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Make 'Em All Mexican: Exhibition of works by Linda Vallejo on view at Bert Green Fine Art
Our Founders II. Repurposed Porcelain and Cloth Dolls with Custom Handmade Clothing, Acrylic, 18 x 6 x 6", 2011,

CHICAGO, IL.- Linda Vallejo's "Make 'Em All Mexican" project is a provocative and playful approach to ethnic identity and assumptions of hierarchy in the art world. Vallejo reinterprets images and objects from art history, popular culture, and kitsch decor, by re-coloring the faces and skin of the subjects to a darker hue, more suited to the average skin tone of the Mexican people. The result is a gentle re-evaluation of the nature of ethnic assumptions of cultural power. Also included in this exhibition are several works referencing Chicago from her new "Brown Dot Project", in which places with important Latino populations are depicted abstractly using brown dots to represent their numbers. Vallejo's work is widely exhibited and collected and is included in the collection of the National Museum of Mexican Art in Chicago.

Linda Vallejo Artist Statement: Make ‘Em All Mexican
My formative years were spent in far-flung locations throughout the United States and Europe. During my artistic grounding, I became increasingly immersed in the Chicano/Latino/Mexican-American arts and the indigenous communities – experiences that have informed my cultural perspectives and, by extension, my art practice. It has taken my entire artistic career to fuse an image that defines my multicultural experience of the world and my place in it. Like most of my contemporaries I was taught the finer points of the Western classics, art and architecture, but later found myself living and creating in a milieu where symbols of beauty and culture were manifest in a decidedly alternate circumstance.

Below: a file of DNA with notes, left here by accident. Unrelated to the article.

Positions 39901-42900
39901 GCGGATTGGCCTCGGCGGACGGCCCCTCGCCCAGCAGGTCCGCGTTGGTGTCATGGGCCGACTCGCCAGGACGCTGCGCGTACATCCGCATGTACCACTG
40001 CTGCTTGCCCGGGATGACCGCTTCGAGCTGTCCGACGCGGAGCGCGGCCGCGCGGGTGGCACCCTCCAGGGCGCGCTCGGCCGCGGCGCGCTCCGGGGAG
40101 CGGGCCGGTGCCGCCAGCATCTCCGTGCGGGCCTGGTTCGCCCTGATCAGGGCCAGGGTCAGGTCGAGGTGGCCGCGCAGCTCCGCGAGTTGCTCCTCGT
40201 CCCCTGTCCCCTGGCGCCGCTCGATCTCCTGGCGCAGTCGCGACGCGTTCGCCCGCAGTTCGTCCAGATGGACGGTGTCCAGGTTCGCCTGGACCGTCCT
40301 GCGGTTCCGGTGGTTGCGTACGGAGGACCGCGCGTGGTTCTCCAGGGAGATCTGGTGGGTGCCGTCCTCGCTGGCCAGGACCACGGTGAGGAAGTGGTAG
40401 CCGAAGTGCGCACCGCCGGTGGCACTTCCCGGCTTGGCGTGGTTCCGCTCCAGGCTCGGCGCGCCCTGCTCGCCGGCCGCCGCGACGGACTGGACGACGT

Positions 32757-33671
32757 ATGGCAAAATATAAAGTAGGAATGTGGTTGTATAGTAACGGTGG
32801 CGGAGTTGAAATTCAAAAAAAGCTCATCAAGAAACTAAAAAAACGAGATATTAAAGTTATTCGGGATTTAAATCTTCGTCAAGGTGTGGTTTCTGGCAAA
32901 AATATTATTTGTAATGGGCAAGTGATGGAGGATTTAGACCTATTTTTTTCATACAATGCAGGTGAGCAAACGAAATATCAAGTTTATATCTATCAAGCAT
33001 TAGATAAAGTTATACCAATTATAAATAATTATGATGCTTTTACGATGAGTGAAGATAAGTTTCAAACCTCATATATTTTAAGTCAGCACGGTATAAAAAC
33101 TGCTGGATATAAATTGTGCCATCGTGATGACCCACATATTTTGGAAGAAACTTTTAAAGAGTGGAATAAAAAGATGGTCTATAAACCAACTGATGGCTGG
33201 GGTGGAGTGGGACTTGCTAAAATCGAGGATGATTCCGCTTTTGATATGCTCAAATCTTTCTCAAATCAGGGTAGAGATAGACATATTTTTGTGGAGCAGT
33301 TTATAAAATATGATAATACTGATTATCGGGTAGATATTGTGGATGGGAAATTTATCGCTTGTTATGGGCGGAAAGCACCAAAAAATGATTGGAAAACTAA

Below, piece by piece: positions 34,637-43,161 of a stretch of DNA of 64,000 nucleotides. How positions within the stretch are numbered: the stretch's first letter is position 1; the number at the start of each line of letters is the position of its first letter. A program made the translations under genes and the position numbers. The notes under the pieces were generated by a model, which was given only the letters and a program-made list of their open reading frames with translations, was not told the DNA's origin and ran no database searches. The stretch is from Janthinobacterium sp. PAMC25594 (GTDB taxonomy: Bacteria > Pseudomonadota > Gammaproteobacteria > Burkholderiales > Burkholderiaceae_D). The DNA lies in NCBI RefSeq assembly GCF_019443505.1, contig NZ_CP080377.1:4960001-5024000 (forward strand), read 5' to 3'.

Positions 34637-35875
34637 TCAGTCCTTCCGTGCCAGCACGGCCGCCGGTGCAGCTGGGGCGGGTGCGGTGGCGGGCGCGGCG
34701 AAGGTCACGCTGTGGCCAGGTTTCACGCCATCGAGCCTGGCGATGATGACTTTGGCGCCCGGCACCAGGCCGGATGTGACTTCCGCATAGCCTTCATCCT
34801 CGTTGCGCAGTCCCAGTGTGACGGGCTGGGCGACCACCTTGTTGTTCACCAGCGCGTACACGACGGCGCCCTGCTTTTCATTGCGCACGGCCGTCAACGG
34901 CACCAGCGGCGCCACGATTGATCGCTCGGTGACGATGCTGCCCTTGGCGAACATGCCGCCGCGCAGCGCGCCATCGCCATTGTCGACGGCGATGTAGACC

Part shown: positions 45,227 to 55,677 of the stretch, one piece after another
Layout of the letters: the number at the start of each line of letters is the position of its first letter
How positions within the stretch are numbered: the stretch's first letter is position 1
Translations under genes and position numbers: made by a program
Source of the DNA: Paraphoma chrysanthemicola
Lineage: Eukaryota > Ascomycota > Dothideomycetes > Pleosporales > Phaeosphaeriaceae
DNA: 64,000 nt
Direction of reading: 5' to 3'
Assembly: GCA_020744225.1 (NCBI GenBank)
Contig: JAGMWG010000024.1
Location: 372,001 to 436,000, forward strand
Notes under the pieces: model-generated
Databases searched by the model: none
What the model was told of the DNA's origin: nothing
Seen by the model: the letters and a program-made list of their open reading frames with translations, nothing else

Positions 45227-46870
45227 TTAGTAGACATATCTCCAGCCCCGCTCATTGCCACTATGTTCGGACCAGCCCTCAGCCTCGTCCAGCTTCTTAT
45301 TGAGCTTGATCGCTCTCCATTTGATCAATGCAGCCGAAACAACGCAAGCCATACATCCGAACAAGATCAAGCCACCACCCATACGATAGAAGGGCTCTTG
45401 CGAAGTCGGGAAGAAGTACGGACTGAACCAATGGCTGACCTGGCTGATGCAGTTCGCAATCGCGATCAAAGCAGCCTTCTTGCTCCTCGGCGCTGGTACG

Make ‘Em All Mexican leads you down an ironic path to find yourself confronted by some of the most difficult questions of our time, “Do race, color, and class define our status in the world?” “Is it possible to be a part of and earnestly contribute to multiple cultures simultaneously?” “Does color and class define our understanding and appreciation of culture?”

Several years ago, I made a series of trips that included a visit to China as well as to New York and several other major cities in the U.S. It is my custom to include museums and galleries in my itinerary to get a sense of what is happening in the national and international art scene.

On these trips I noticed a growing trend from the mundane to the fantastic—sculpture made of pre-produced objects, wildly untamed images created from found objects put to fascinating new uses, photographic collages combining digital work and hand drawn forms, and images that juxtaposed seemingly contrary cultural symbols and icons. After seeing these works and hundreds more, my thought and creative processes began to shift. I found myself ruminating, “I’m a person of the world. What would the world of contemporary images look like from my own personal Mexican-American, Chicano lens?” I found myself furiously painting directly on antique photographs and figurines to deconstruct iconic images to create an America that included me. I began aimlessly browsing antique malls to find images that I could “call my own.

The Make ‘Em All Mexican series carries a strong electric charge. To some viewers, the images are hyper-political; for others, they are emotional portals to a past remembered and sometimes forgotten; and for another group, they are just down right hilarious. The series is definitely strange and unfamiliar. Recently on television sculptor Richard Serra stated that the work of the artist is not necessarily to create the unique, but rather “the unfamiliar.” I have re-created a familiar world to create a new unfamiliar image, one that is unfamiliar to everyone that’s not Mexican…

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